The way Maj. Gen. Roberta “Bobbi” Shea tells it, she was a somewhat aimless teenager working at a Wendy’s in her hometown of Dover, New Hampshire, in 1985 when a phone call from a Marine Corps recruiter changed her life.

Nearly four decades later, she has a resume to rival that of any Marine Corps officer ― and career momentum that could well propel her to greater positions of authority. In the Corps, which has never had a female four-star general, her rising star is one to watch.

But that’s not something Shea really wants to talk about.

Now 56-years-old and serving as legislative assistant to the commandant at the Pentagon, she repeatedly invokes luck and good fortune when discussing an impressive career, which has included a year as a White House fellow; a stint as acting deputy assistant secretary of defense for East Asia, a post typically held by civilians; a tour in command of 4th Recruit Training Battalion at Parris Island, South Carolina; and a ground-floor role in establishing I Marine Expeditionary Force Information Group in 2017.

She’s deployed to Iraq and Afghanistan, earning a Combat Action Ribbon downrange. She shoots expert on pistols and rifles. She’s also emerged as a prominent advocate for women in uniform, notably launching the Artemis Program in 2021 while in command of 1st Marine Logistics Group to provide support and resources to mothers in the Marine Corps.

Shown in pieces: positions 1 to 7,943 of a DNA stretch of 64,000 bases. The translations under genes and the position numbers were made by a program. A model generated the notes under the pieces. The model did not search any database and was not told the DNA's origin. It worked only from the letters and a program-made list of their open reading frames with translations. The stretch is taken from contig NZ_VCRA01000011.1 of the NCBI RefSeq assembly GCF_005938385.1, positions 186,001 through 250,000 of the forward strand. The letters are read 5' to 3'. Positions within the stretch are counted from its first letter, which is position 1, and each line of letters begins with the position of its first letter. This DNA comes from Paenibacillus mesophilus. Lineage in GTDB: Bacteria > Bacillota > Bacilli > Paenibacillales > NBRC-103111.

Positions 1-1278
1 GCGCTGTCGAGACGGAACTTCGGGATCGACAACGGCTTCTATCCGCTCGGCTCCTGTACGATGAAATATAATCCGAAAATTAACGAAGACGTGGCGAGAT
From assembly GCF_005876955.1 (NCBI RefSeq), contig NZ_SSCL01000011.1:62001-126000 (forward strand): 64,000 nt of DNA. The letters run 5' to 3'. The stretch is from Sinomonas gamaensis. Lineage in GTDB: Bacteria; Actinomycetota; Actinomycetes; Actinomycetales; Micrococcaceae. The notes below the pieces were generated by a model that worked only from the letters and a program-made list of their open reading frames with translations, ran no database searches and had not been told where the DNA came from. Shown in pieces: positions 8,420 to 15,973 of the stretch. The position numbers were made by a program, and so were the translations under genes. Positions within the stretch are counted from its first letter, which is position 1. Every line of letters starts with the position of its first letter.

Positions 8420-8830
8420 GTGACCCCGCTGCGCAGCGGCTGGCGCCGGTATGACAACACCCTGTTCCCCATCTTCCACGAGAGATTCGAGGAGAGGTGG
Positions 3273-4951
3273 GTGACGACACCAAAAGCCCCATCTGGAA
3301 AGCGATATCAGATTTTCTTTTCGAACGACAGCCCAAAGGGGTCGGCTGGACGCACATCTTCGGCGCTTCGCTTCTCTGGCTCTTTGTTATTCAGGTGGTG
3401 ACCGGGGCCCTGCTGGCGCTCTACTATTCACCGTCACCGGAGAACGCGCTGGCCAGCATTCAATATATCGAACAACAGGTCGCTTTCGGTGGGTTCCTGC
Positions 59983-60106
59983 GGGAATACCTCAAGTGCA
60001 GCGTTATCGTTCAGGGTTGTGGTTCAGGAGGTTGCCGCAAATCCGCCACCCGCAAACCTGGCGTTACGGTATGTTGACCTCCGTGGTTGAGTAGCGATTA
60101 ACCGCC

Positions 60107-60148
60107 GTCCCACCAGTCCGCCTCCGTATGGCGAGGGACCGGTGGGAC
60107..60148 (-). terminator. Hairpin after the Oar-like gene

When it comes to her status as one of the Corps’ most senior female officers, however, she emphasizes that a Marine is a Marine and that she sees herself as part of a much larger group of talented female leaders who are making the service stronger.

Marine Corps Times spoke with Shea in late June about her career and experiences. The below Q-and-A has been edited for length and clarity.

Q: You’ve described your high school self as a “distracted youth.” What was the pivot point for you?

A: I probably don’t have a great origin story about a family lineage and history of serving our country. But I think what I did have was just a lucky break. Because when I ended up down there at Parris Island in January of 1985, for me, it was really like coming home. You know, the challenge, the structure, the discipline, the sense of teamwork. I didn’t know that I needed it, or that I wanted it, but when I found it, I just really fell in love with it. And the Marine Corps just became such an important part of my life.

Q: Did you know immediately what you wanted to do as a Marine?

A: At the time, they were trying to put women in what they would call nontraditional (military occupational specialties). And I became a ground support equipment mechanic. And you know, I just loved working with my hands and, you having something tangible ― something fixed at the end of the day.